The Public Health Burden of Alcohol and the Effectiveness and Cost-Effectiveness of Alcohol Control Policies
This review was commissioned by the Department of Health, which asked Public Health England (PHE) to provide an overview of alcohol-related harm in England and possible policy solutions. The present report offers a broad and rigorous summary of the types and prevalence of alcohol-related harm, and evidence for the effectiveness and cost-effectiveness of alcohol control policies. Effectiveness is defined as the degree to which an intervention reduces the public health burden (health, social, and economic) of alcohol. The findings are interpreted within the English context and will be relevant to academics and researchers, public health professionals and policy-makers in the health and non-health sectors.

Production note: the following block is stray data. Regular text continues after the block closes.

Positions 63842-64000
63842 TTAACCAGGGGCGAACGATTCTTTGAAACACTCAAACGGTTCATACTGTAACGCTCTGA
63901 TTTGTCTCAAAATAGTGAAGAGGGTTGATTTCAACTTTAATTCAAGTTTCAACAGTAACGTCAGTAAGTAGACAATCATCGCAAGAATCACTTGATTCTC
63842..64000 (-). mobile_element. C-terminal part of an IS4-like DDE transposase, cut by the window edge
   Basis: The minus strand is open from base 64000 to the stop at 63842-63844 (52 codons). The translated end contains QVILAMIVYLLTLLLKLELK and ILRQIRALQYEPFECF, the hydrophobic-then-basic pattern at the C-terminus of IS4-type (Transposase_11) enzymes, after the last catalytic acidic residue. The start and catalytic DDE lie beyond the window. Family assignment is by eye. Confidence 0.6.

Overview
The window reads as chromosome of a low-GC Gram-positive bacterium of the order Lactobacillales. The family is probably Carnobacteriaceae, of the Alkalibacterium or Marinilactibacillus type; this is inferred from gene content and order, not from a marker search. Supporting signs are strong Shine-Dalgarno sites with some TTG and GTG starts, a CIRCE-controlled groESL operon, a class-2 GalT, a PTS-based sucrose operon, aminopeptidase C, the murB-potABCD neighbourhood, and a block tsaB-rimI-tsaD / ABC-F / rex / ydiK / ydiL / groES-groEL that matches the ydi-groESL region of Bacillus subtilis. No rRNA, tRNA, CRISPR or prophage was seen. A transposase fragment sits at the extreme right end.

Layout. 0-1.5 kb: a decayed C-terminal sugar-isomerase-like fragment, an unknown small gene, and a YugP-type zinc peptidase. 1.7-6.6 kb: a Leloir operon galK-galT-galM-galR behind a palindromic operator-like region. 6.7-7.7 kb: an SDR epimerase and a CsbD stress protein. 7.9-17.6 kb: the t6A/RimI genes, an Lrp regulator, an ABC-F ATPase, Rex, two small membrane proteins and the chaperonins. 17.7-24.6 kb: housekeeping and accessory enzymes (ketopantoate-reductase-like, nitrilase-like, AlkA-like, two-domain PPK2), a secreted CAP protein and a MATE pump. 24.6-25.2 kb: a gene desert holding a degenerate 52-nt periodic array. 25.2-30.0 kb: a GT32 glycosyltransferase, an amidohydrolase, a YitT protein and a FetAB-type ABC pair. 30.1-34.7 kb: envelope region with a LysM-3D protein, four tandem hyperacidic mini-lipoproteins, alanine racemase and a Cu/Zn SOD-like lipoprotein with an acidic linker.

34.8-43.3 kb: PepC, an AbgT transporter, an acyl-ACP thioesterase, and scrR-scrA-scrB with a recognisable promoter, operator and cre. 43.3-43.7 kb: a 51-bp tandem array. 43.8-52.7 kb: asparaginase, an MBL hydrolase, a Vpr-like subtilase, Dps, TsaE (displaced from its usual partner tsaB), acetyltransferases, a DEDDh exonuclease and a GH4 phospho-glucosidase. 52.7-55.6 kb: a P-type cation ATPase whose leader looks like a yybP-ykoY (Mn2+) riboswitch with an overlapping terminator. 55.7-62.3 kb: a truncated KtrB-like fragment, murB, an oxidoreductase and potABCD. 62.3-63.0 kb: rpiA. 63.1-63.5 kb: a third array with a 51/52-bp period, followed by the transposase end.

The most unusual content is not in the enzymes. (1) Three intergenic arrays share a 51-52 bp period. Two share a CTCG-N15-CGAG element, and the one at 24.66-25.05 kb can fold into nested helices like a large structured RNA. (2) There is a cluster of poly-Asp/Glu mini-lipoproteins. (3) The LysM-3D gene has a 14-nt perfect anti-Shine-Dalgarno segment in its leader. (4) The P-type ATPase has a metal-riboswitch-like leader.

A detailed overview of the methodology used to derive the evidence in this report can be seen in Annexe 1. Briefly, electronic databases combined with hand-searching of reference lists and input from an independent expert group (Annexe 2) was used to identify reviews and primary studies pertaining to alcohol-related harm and the effectiveness and cost-effectiveness of alcohol control policies. Data were extracted using a uniform template, and quality of evidence was assessed using the Grading of Recommendations, Assessment, Development and Evaluation (GRADE) criteria (5,6). This evidence was translated into a narrative review of each policy approach. A full glossary of the terms used in this report can be seen in Annexe 3.